Geneva: The World Trade Organisation (WTO) is likely to deliver a preliminary ruling in the US case against European Union (EU) launch aid for Airbus around the end of August, officials from rival Boeing said on Tuesday.
The ruling, to be followed about six months later by a decision in a countersuit brought by the EU over US support for Boeing airliners, would be a first attempt at resolving the multi-billion-dollar Transatlantic dispute.
“We trust both governments will take the WTO decision on board, and we will see the end of aircraft subsidies,” Boeing vice-president for government operations Ted Austell said.
The WTO panel of judges formed to examine the dispute in 2005 said last October that the case was so complex that it could not rule on it until some time this year.
Robert Novick, an attorney with law firm Wilmer Hale, who is an outside legal adviser to Boeing on the case, said the panel had advised the US and EU authorities that it hoped to give them an interim, confidential, ruling in the week of 31 August.
Both Austell and Novick said Boeing hoped that with a ruling imminent, EU governments would not provide further launch aid to Airbus, a subsidiary of EADS, for its new €11 billion ($15.63 billion) A350 airliner.
French and German ministers discussed possible government loans for the A350 at the Paris air show in June, and Britain has also made an offer of financing.
New US trade representative Ron Kirk has made it clear that Washington would challenge such aid at the WTO.
“We’re hoping the governments won’t do something precipitous before the WTO decision,” Novick told Reuters.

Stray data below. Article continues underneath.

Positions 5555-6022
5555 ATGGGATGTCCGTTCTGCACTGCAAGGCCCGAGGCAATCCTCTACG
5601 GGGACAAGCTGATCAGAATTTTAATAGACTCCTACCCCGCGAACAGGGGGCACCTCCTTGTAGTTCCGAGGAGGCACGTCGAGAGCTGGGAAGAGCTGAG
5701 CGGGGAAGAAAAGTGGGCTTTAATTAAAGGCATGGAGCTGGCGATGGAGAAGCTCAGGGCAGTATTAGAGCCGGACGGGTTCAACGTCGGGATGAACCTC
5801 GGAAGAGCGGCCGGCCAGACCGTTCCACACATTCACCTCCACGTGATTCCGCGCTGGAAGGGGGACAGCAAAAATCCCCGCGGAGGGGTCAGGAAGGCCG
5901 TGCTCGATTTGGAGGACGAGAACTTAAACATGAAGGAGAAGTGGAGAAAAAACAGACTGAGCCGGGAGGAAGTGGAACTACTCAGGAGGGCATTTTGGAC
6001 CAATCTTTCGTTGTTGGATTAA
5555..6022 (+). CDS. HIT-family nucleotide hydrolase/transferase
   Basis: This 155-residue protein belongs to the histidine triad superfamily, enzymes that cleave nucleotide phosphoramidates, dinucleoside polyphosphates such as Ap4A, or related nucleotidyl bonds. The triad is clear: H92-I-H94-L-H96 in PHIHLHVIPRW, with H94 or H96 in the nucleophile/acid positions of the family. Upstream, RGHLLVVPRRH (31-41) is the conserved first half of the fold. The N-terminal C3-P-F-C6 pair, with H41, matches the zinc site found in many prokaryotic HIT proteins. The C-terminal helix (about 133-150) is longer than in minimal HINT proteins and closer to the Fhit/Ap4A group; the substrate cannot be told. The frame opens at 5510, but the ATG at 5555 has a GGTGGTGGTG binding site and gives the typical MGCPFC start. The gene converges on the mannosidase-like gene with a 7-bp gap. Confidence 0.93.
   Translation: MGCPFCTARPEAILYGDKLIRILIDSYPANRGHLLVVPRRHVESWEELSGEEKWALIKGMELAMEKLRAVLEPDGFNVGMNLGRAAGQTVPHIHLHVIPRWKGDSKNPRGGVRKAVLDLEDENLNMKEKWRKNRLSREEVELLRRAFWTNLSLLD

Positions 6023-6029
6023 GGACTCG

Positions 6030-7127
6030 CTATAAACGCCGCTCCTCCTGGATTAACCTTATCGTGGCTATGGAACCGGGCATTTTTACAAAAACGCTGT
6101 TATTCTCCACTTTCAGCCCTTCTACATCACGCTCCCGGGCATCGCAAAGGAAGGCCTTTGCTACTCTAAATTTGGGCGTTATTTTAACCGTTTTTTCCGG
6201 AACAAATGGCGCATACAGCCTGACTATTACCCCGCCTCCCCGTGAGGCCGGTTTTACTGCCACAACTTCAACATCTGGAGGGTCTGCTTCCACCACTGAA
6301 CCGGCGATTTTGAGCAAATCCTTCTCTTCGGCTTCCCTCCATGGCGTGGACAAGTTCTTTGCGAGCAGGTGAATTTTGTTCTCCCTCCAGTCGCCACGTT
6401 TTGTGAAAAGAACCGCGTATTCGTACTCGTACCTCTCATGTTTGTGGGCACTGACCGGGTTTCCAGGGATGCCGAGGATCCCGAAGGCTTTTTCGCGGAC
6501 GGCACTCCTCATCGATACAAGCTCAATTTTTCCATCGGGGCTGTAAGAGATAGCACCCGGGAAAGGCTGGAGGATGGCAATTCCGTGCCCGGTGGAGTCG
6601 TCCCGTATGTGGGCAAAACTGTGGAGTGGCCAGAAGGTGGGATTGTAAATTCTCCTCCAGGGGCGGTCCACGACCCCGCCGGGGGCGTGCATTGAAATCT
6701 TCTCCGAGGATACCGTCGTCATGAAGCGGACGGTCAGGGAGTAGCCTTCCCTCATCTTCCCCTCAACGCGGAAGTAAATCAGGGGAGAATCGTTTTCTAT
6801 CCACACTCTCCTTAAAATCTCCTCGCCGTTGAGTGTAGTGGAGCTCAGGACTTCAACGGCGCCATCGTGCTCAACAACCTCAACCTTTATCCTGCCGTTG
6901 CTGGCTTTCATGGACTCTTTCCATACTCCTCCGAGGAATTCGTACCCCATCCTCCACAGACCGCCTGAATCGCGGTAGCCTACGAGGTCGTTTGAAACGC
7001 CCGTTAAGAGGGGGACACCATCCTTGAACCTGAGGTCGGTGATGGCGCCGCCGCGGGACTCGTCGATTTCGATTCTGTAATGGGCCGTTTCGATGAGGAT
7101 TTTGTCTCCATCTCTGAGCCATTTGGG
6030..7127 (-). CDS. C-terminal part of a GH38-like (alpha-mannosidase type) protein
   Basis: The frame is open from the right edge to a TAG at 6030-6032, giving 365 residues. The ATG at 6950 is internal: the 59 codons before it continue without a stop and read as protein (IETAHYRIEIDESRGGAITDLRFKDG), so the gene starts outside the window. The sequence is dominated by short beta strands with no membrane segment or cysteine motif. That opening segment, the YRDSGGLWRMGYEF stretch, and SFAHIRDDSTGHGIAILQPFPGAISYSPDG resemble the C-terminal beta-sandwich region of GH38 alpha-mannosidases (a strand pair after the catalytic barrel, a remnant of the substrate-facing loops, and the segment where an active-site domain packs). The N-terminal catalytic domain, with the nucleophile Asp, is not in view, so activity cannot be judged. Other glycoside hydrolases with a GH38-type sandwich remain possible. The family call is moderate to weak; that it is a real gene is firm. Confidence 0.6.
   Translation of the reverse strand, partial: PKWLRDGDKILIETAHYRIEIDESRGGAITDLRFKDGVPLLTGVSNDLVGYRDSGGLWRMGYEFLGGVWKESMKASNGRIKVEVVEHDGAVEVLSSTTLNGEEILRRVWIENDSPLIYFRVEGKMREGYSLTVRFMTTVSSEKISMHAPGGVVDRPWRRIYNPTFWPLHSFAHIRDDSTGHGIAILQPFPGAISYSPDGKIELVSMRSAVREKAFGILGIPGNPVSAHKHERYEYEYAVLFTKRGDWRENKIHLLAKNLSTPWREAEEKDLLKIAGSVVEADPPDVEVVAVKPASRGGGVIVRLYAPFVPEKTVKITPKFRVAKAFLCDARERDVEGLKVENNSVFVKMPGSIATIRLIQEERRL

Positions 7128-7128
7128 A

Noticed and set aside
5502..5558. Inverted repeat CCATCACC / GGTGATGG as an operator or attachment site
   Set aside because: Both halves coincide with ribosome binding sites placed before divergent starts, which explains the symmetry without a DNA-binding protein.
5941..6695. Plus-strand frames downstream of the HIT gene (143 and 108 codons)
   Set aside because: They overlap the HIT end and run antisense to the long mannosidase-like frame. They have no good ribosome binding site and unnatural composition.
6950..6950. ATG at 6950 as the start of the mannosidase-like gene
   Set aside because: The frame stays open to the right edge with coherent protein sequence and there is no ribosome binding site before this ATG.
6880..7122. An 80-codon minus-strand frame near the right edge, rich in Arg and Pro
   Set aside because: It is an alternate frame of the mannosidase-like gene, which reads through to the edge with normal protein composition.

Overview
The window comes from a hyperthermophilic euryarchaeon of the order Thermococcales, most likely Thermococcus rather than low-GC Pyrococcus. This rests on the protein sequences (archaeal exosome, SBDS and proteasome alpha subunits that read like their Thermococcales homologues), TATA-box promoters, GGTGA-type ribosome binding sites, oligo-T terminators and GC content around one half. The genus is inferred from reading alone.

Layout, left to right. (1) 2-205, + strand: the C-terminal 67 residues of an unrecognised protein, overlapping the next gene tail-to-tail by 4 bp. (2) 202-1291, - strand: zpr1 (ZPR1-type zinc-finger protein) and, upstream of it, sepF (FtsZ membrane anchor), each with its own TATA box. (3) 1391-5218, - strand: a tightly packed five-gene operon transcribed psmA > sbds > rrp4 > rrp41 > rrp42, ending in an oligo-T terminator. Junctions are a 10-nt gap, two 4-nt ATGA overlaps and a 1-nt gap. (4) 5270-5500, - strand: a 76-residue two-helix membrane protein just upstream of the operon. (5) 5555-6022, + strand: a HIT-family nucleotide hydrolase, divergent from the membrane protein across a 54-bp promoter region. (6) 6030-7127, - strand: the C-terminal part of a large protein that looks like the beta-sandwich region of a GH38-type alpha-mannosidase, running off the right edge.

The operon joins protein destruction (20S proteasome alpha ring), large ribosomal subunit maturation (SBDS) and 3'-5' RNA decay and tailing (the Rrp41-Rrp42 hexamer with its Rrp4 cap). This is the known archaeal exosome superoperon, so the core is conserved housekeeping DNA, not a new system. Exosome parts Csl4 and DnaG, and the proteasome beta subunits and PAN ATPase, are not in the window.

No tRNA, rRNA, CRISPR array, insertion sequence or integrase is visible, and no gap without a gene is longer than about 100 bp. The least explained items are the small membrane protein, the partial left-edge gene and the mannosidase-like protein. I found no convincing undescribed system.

Boeing argues that the industry, in which governments play a big role, needs clarification over what counts as illegal subsidies, especially as new entrants such as Canada’s Bombardier and Chinese manufacturers are planning to compete in the long-haul aircraft market.
“Boeing and Airbus, the United States and the EU, have a shared interest. They want to make sure that as the industry expands there is sufficient clarity quickly as to what the rules of competition are going to be,” Austell told Reuters.
Many rulings in WTO disputes are mixed, and Novick conceded that decisions on some aspects of the case could go against the US government. But it is confident it will win on the main issue.
“No one is going to come away from the report unsure that launch aid is a subsidy,” he said.
With a first ruling approaching, there is little chance that the case will be resolved by negotiation.
Kirk and EU trade chief Catherine Ashton have met several times and agreed to try and settle some disputes bilaterally rather than through litigation. A long-running row over an EU ban on imports of US beef treated with hormones was settled in this way.
“They’ve had the opportunity to get together a couple of times... Our understanding is this matter was not part of the discussions,” Austell said.
In the first half of this year Airbus sold 90 planes, and received 22 cancellations. But that leaves it far ahead of Boeing, whose 85 new orders in the first half stand against 84 cancellations.